As graduate supervisor to Dr. Brook, Anderson, Troop, and Hughes, Dr. Upitis has strong beliefs on what graduate work should look like, and what her role should entail. “This is a really beautiful case study of research that really has an impact, and what graduate education should be at the graduate, particularly doctoral level. This is what we should be doing if we want people to be graduating with the whole sense of what the big picture is and to see how our own research can have an impact at the grass roots level. We can apprentice people into the process so by the time you’re finished you’re colleagues.”
And there is more potential for impact, as Dr. Brook explained, “Now that the PhD students, Scott and Meagan, know the tool, they can carry on to mentor the new masters students who may become PhD students.”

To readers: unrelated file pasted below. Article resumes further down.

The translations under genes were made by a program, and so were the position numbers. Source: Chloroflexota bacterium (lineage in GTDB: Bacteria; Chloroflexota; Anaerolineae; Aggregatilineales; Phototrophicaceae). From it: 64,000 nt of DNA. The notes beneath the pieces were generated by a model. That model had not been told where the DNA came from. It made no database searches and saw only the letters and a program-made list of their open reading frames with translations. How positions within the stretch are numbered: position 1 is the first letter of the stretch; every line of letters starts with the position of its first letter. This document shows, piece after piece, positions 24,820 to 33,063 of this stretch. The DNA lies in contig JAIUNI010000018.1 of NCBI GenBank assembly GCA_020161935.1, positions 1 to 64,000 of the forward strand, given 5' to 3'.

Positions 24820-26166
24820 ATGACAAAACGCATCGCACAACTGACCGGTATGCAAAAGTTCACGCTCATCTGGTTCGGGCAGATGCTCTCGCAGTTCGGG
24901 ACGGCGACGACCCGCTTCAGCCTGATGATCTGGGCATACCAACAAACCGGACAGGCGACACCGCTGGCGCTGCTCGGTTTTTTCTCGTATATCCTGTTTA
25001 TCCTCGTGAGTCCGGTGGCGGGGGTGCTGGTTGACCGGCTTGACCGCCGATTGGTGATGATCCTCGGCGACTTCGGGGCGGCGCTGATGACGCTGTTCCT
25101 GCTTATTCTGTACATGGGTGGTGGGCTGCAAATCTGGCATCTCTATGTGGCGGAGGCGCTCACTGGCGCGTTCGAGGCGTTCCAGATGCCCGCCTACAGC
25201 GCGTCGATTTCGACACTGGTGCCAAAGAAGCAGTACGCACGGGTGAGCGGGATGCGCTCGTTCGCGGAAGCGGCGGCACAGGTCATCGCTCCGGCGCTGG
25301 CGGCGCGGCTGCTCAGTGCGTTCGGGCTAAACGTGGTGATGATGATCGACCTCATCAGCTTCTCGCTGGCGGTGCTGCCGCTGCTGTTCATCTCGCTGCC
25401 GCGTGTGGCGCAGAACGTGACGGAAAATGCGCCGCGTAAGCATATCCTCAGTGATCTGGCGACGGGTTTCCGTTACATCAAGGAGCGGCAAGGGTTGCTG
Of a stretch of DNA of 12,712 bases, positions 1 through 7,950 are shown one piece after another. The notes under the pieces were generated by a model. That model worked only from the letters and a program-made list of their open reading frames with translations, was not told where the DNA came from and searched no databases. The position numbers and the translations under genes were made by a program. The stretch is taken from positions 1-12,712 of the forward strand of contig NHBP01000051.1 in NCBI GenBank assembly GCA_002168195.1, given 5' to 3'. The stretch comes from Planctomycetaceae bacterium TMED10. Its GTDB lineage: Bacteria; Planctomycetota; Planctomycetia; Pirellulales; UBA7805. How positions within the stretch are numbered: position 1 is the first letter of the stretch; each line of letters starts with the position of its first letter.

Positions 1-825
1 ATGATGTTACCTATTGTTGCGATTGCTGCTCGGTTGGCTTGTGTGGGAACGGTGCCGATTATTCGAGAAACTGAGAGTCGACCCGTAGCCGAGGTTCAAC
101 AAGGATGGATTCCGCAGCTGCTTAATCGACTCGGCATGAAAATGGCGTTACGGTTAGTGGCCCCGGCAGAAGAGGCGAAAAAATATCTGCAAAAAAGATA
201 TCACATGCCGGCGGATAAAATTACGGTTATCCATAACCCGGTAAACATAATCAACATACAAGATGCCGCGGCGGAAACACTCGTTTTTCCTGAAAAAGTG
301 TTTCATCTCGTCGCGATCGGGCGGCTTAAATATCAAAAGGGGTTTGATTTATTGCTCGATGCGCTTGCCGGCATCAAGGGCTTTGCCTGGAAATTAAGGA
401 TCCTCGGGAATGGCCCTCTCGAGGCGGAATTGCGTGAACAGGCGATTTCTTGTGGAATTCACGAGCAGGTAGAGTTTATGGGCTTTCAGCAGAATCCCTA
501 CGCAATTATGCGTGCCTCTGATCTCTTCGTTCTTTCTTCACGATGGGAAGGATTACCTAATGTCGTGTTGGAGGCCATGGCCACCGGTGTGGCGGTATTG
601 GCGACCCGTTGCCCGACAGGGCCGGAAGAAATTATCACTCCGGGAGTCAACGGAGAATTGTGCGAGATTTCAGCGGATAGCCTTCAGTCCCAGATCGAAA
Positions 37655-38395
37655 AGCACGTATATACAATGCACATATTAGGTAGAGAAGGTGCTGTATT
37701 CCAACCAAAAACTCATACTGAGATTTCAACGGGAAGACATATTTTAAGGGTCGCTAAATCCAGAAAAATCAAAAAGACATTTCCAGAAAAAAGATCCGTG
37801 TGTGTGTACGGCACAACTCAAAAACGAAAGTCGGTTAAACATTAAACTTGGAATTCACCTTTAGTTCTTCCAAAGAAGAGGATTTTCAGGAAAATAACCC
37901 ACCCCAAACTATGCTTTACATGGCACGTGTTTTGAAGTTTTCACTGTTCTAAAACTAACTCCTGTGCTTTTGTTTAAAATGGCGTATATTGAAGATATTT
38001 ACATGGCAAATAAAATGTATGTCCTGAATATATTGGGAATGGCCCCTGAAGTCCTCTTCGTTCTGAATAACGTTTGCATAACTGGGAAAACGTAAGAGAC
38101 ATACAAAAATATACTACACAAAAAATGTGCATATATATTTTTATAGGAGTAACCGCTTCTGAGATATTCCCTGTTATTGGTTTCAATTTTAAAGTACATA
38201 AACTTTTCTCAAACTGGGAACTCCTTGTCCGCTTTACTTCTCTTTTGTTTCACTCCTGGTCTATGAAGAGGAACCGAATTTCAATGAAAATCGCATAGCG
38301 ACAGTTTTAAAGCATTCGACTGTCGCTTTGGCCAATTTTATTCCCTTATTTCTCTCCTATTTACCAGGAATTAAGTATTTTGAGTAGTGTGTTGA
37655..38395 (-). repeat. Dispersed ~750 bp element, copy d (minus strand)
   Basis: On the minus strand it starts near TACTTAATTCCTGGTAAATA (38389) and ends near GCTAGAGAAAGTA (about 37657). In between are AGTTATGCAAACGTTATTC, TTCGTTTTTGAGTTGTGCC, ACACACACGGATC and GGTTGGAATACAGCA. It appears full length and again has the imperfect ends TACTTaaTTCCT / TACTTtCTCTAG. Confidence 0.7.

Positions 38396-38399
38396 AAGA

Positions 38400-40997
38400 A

Dr. Upitis hopes to continue researching and continuing to develop iSCORE, but at this point she is just elated that a project of this kind received funding in the first place. “We have this Achilles’ heel: the Arts. I’m absolutely thrilled that the Arts has received this kind of funding. Arts alone, music alone, never mind what we do, it’s unbelievable.”
To get a closer look, visit http://rcmusic.ca/iscore-home-page
Kids working on their assignments (L) and one of the kids recording his piano playing onto the computer for the teacher to hear (R).